New Wright Ad Attacks Obama in Battlegrounds

By Lindsey Ellerson

Oct 27, 2008 3:53pm

ABC News’ Rick Klein Reports: A Republican political action committee on Monday is launching a new TV ad campaign in three battleground states featuring Sen. Barack Obama alongside the Rev. Jeremiah Wright, in the latest salvo from a GOP-aligned group to use clips of Obama’s controversial former pastor.

The ad, from the National Republican Trust PAC, features now-famous video of Wright declaring “God damn America,” and the “US of KKKA.”

“For 20 years Barack Obama followed a preacher of hate and said nothing as Wright raged against our country,” the ad says. “He built his power base in Wright’s church. Wright was his mentor, adviser and close friend. For 20 years Obama never complained — until he ran for president. Barack Obama. Too radical. Too risky.”

An adviser to the PAC said the ad will start airing Monday night in Ohio, Pennsylvania, and Florida — the three most-populous battleground states. The National Republican Trust is putting $2.5 million behind the ad, after soliciting donations online and through conservative groups, the adviser said.

Sen. John McCain himself has declared Wright’s inflammatory statements to be off-limits for his campaign. While he has repeatedly raised questions about Obama’s relationship with Bill Ayers, a former member of the Weather Underground, he has refused to bring up Wright.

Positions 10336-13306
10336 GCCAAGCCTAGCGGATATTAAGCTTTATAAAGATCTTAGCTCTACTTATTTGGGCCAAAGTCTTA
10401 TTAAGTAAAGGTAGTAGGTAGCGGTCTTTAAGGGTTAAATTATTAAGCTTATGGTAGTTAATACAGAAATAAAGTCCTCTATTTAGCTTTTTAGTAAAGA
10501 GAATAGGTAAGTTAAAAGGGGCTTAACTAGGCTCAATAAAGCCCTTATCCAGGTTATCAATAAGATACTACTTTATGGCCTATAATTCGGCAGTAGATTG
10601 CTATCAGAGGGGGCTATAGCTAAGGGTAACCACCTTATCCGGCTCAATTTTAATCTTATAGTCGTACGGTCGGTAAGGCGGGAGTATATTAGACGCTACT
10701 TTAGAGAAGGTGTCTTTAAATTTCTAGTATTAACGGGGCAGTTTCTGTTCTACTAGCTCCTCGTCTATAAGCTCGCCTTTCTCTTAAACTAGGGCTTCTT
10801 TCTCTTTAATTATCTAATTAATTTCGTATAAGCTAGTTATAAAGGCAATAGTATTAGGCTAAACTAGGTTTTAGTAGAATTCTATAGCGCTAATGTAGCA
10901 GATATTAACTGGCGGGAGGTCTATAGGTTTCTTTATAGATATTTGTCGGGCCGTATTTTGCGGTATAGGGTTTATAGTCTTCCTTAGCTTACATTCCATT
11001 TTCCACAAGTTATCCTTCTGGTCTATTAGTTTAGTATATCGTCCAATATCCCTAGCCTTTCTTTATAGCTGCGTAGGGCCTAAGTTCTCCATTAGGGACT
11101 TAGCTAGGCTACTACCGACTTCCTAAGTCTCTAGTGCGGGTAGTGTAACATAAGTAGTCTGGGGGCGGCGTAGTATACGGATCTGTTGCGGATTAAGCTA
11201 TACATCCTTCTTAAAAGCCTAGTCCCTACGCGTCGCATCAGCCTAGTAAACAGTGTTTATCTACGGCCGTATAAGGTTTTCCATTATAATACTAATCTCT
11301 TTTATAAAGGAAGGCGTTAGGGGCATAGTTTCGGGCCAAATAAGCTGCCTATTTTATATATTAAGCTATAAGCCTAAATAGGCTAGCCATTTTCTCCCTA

In April, when the North Carolina Republican Party announced an ad campaign using clips of Wright’s sermons, McCain condemned the ad and asked that it be taken down.

But McCain has no control over state parties or outside groups. Other organizations to have used Wright in anti-Obama ads include the Our Country Deserves Better PAC; the Freedom’s Defense Fund; and the Judicial Confirmation Network

A previous ad from the National Republican Trust blasts Obama for backing drivers’ licenses for undocumented immigrants, using images of 9/11 hijacker Mohammed Atta and the ruins of the Twin Towers.

National Public Radio reported that the PAC was formed in September “by a former Defense Department strategist, a freelance journalist and a lawyer who have tried to prove a link between Saddam Hussein and the Sept. 11 attacks.”

ABC News’ Tahman Bradley contributed to this report.

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